A cardiologist is a doctor who specializes in treating diseases of the cardiovascular system — mainly the heart and blood vessels. In order to become a cardiologist, a physician must attend four years of medical school and an additional six to eight years of internal medicine and specialized cardiology training.

Common diseases and health issues a cardiologist treats includes: heart and vascular disease, congenital heart defects, heart attacks, coronary artery disease, heart arrhythmia and heart failure

What does a cardiologist do?

A cardiologist doctor treats patients within a hospital, university or private practice. There is a difference between a cardiologist and a cardiac surgeon. A cardiac (or cardiothoracic) surgeon is a physician who performs surgery on the heart and blood vessels. In most cases, a cardiologist will send a patient to a cardiac surgeon for complex surgical procedures

When should you see a cardiologist?

In the U.S., heart disease is the leading cause of death for both men and women. Coronary heart disease is the most common type of heart disease. Every year, more than 700,000 Americans experience a heart attack

As heart disease is one of the major health issues in the U.S., it’s important to know when to see a cardiologist. Here are some possible reasons to see a cardiologist

  • Recommendation from another physician — Your doctor may tell you that you need to see a cardiologist. Don’t put it off; take their referral seriously
  • Heart pain, chest pain or chest tightness — Chest tightness refers to a heaviness or ache in the chest. Chest tightness can indicate coronary heart disease, congestive heart failure, or pericarditis (swelling of a membrane that surrounds the heart)
  • Family history of heart disease — If someone in your family has experienced heart disease or had a heart attack, you need to be aware of the risk factors and might need to talk to a cardiologist
  • Starting a new exercise program, especially after age 40 — People who engage moderate or intense physical activity have a slightly increased risk of heart attack or cardiac complications

What questions should you ask a cardiologist?

Heart disease is preventable. Risk factors that contribute to heart disease — such as high blood pressure and total high cholesterol — can be managed with medication and lifestyle changes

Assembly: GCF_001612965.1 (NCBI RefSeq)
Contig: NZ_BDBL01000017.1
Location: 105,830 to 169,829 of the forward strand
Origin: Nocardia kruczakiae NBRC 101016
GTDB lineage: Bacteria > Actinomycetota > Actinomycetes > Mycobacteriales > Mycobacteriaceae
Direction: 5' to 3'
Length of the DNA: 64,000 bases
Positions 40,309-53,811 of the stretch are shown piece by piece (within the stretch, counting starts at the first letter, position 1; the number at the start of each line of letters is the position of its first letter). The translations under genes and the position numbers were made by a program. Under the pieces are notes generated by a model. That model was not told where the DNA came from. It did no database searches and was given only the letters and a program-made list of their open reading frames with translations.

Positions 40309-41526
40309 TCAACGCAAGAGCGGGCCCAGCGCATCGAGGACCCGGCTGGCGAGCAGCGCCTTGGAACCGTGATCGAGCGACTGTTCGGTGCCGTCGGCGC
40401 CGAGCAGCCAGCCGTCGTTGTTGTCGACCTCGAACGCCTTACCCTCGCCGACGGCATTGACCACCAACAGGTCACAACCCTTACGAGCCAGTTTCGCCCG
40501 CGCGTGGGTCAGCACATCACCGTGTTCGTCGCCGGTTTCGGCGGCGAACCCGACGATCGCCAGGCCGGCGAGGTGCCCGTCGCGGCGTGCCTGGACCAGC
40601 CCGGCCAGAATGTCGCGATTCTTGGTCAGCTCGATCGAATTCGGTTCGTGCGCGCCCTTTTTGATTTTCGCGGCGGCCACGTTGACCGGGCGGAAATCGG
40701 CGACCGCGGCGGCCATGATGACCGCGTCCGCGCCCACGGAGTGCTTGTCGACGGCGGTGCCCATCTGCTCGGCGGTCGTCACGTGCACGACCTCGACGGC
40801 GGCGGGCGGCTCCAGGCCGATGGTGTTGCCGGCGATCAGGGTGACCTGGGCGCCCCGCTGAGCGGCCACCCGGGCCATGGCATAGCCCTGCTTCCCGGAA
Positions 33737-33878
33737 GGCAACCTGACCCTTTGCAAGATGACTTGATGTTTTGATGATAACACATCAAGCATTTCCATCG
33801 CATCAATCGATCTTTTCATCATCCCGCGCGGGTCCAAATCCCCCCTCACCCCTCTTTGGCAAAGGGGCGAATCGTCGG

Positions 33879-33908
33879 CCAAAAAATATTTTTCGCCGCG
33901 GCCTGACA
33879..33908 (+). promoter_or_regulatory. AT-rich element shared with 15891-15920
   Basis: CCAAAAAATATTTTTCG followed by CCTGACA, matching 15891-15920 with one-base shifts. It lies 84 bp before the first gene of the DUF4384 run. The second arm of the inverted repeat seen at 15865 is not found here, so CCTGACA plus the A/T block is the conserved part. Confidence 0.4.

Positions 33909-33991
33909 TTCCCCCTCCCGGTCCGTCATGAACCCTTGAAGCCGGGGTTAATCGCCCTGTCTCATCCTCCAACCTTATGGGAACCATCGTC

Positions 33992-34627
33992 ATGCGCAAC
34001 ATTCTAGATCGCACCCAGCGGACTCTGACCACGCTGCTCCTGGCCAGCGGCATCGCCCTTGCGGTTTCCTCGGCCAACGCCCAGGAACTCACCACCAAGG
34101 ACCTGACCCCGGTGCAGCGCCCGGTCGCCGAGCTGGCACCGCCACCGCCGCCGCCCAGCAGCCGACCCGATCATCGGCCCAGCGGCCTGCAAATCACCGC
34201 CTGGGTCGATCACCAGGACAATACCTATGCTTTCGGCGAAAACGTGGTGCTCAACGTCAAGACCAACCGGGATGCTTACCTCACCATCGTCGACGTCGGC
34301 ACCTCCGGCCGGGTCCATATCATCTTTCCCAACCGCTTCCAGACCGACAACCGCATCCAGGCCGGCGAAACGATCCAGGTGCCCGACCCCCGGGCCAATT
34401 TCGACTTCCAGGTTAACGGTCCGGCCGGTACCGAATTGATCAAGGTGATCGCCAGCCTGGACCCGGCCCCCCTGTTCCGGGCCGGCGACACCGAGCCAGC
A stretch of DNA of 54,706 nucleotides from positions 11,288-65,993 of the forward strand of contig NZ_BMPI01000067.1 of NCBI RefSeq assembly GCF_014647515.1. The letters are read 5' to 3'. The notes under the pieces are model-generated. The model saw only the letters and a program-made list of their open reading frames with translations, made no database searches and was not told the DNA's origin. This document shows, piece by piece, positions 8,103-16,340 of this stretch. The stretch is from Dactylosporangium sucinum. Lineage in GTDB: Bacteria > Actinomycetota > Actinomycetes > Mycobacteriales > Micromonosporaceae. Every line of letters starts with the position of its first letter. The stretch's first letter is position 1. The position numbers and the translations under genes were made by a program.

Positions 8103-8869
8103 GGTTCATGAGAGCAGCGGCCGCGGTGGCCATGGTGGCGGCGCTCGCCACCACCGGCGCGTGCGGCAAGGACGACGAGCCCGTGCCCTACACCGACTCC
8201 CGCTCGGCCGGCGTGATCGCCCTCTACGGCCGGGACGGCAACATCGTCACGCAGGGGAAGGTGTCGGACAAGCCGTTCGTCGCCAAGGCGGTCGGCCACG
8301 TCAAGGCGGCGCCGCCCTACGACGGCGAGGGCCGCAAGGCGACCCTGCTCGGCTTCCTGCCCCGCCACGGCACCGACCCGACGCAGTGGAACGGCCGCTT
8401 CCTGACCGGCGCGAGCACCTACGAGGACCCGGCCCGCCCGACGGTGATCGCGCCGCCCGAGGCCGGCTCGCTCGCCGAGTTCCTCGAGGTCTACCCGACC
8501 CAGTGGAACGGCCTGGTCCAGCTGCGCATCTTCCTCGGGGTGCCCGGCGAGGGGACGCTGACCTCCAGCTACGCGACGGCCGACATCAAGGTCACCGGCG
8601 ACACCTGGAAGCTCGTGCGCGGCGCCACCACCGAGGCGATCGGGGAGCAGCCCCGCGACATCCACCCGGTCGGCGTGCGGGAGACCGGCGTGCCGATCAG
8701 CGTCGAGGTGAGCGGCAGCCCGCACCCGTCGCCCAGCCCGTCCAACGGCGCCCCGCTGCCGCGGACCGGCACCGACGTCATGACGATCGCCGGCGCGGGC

Here are some questions to ask a cardiologist

  • What is my risk for having a heart attack? — It’s crucial to know which factors could put you at risk for a heart attack or stroke, such as smoking, high blood pressure, being overweight, diabetes or an unhealthy diet
  • How does my family history affect my risk of heart disease? — Family history can play a role in your risk of coronary heart disease, heart attack or stroke
  • What should I do to prevent or lower my risk of heart disease? — A cardiologist can help you come up with a plan to improve your heart health and reduce your risk of cardiovascular disease

What does a cardiologist do on your first visit?

Not everyone knows what to expect at a cardiology consultation. Your cardiologist will ask you about your family history and give you a physical exam. A cardiologist may have you undergo more tests, or refer you to a cardiothoracic surgeon or specialist. Remember to bring a list of the medications you’re currently taking and write down any questions you have before the visit

Do I need a referral to see a cardiologist?

This may depend on what type of health insurance you have. Some health insurance plans allow you to see a cardiologist or other specialist without getting a referral from your primary physician, while other health insurance programs do require that you obtain a referral before visiting a cardiologist

Expert cardiologists in the Denver area

At Denver Heart, high-trained cardiologists and cardiac specialists are here to provide excellent care and support for patients in Denver and throughout the Rocky Mountain region. Our cardiologists in Denver can answer any questions or concerns you have about treating and preventing heart disease.